It depends on the meaning of the word classified …. maybe. It took several hours for Team Hillary to respond to the big reveal in this latest tranche of Hillary Clinton’s e-mails. Rather than explain what “turn into nonpaper w no identifying heading and send nonsecure” meant about information Hillary needed when the secure fax was balky, her campaign issued a simple denial to CBS’ Nancy Cordes:

Let’s parse this message out. Clearly she asked Sullivan to send something through the non-secure system, as the e-mail in question states:


So the hinge in this case seems to be on the word “classified.” The e-mail does not discuss the content or the topic of the talking points, but clearly Sullivan intended to have them transmitted through the secure system rather than any other method, several of which would have been easier to use. The State Department told Buzzfeed’s Katherine Miller that it still doesn’t mean the information would necessarily have been classified. “Many documents that are created or stored on a secure system are not classified.”

There are still a couple of problems for the “nothing to see here” explanation. First, Sullivan isn’t a college intern; he was and remains a key Clinton adviser who had been on this job for over two years by this point. If there was a problem getting unclassified data to Hillary on time, it’s almost certain that Sullivan wouldn’t need direction on how to get around the secure transmission. This was 15 hours after Sullivan first promised the talking points, and his 8:17 am message back would have been lame for a clerk in those circumstances if the information was unclassified.

On top of that, Hillary directs Sullivan to remove the “identifying heading” before “send[ing] nonsecure.” Why would that have to be done for information allowed to be transmitted through unsecured means? Simply removing a header does not mean information meant to be secured can be suddenly transmitted in the open. And if it was okay to send in the open, then the headers would not need to be removed.

Besides, as I pointed out in the earlier post (and several other times over the past year), 18 USC 793 does not require information to be classified to take action on violations, although that does allow prosecutors to build a case easier. It just requires information that transmitted or stored in the open could damage national security. Clearly Sullivan thought this needed to go through secure channels, and yet Hillary not only tried to override it, she wanted the headers deleted to allow for it — which shows a pretty clear intent to violate the regulations on handling of secure information.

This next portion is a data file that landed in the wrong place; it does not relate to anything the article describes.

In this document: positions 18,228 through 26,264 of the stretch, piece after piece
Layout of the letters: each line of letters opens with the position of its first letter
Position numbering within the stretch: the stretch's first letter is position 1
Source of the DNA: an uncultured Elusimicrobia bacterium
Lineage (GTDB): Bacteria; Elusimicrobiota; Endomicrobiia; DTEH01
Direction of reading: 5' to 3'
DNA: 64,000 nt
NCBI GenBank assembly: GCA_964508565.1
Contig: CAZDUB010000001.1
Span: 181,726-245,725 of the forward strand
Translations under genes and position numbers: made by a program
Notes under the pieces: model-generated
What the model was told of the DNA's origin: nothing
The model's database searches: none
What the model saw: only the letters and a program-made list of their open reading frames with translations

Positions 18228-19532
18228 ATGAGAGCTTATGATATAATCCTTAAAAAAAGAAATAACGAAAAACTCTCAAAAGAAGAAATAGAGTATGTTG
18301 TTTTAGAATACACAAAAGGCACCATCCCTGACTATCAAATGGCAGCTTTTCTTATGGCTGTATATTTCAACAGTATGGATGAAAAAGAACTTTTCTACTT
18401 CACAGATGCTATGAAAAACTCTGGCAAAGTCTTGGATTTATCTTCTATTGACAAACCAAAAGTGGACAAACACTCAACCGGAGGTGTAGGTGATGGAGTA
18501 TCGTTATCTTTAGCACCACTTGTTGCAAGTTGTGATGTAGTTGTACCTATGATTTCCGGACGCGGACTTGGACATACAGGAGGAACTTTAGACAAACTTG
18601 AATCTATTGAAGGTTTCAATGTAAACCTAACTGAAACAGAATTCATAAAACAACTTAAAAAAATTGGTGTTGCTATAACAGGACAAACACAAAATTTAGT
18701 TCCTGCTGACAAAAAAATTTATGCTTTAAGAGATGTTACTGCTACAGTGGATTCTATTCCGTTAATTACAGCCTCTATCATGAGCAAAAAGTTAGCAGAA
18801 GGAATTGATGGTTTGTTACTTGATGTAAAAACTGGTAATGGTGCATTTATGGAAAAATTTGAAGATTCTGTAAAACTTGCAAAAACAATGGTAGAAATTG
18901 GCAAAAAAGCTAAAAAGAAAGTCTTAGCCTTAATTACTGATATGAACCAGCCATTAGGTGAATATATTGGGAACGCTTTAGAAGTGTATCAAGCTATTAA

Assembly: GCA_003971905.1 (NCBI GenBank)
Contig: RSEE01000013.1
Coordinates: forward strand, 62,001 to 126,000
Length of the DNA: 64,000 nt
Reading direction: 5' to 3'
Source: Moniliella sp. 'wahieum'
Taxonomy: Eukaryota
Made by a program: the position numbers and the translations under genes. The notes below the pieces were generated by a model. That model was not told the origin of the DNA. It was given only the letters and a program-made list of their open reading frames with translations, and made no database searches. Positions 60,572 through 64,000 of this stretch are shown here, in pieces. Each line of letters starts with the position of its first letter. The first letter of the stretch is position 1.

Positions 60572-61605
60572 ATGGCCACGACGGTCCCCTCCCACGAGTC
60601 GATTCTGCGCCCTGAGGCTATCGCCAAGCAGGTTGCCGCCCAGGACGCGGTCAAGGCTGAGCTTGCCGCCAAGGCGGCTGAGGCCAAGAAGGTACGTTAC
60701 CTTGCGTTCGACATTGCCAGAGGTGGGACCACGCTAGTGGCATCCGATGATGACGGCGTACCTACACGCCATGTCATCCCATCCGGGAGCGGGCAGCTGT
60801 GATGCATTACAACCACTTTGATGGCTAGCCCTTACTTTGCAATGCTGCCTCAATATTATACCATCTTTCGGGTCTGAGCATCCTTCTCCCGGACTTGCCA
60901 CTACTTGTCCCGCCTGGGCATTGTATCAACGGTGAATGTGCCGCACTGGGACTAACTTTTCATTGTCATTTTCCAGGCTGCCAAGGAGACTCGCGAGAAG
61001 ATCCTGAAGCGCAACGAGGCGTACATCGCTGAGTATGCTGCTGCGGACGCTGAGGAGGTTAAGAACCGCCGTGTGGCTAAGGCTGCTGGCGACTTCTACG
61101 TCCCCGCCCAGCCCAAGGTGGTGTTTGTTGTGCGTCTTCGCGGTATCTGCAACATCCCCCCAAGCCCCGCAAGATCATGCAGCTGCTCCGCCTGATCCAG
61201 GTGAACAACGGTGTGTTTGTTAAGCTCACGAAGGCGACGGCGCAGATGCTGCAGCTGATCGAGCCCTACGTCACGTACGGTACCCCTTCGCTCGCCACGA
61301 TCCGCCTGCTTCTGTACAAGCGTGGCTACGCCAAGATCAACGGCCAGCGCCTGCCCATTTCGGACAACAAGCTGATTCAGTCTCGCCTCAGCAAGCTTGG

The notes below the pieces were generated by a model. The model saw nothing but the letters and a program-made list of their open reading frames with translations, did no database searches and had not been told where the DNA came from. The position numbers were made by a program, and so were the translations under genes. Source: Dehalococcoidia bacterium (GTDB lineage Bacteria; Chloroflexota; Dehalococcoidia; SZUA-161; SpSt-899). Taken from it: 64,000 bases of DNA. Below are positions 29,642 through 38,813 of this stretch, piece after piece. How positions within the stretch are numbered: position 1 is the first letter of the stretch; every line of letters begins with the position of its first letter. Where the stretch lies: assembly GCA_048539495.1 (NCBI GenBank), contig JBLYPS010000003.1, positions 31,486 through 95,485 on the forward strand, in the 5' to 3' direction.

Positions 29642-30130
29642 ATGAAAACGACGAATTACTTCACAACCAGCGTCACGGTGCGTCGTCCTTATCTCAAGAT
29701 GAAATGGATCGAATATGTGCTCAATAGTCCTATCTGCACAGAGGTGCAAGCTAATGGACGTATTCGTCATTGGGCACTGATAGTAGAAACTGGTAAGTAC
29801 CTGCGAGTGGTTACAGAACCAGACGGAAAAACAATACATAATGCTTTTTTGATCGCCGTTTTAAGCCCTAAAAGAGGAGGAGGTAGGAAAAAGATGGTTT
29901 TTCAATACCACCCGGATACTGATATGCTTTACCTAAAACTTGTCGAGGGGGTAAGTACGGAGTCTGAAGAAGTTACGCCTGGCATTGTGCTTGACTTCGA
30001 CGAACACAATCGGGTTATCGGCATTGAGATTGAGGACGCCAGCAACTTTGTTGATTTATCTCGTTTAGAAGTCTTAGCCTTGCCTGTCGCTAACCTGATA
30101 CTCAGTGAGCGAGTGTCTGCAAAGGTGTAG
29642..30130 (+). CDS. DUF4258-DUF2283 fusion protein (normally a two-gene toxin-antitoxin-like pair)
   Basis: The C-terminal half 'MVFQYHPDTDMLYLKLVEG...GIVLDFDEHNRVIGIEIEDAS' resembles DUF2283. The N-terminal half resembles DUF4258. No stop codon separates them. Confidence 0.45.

This explanation won’t cut it … if the Department of Justice takes its job seriously. We’ll see.

Update: Why was Hillary so anxious to get these talking points that morning? As it happens, she had a discussion with Russian foreign minister Sergei Lavrov that morning. According to the State Department readout in the daily briefing later on 6/17/2011, it was quite a conversation:

QUESTION: On Syria, has Secretary Clinton spoken with her Russian counterpart, Lavrov?

MS. NULAND: She did speak to Foreign Minister Lavrov this morning, and she did discuss Syria with him. She also discussed Middle East peace, Libya, UN Security Council 1267, and Russian-Georgian relations. With regard to Syria, the discussion focused on action in the UN Security Council and how the U.S. and Russia can work together to make sure that we can get to a UN Security Council resolution that supports peace and security in Syria.

A reader sent me this after a site called Tass in Lichtenstein Lithuania tracked down the data using my earlier post as a springboard. I have no idea whether this is affiliated with the old Soviet publication or not, but the links and the transcript from Victoria Nuland’s briefing are accurate. The writer ends by sarcastically wondering whether talking points for use with Lavrov on Syria, Libya, and Georgia might have been classified. Assuming that Hillary needed the talking points for this conversation (which we don’t know from the e-mails), it would seem likely that the information was at least sensitive to national security — and therefore needed to be secured. But was this the topic? Maybe Hillary Clinton will enlighten us … or maybe the FBI already knows.

Update, 1/9/16: The site is hosted in Lichtenstein, not Lithuania, and the tipster has explained to me that the site’s theme is a parody of Tass. It’s … a darned good one, actually. Good for them.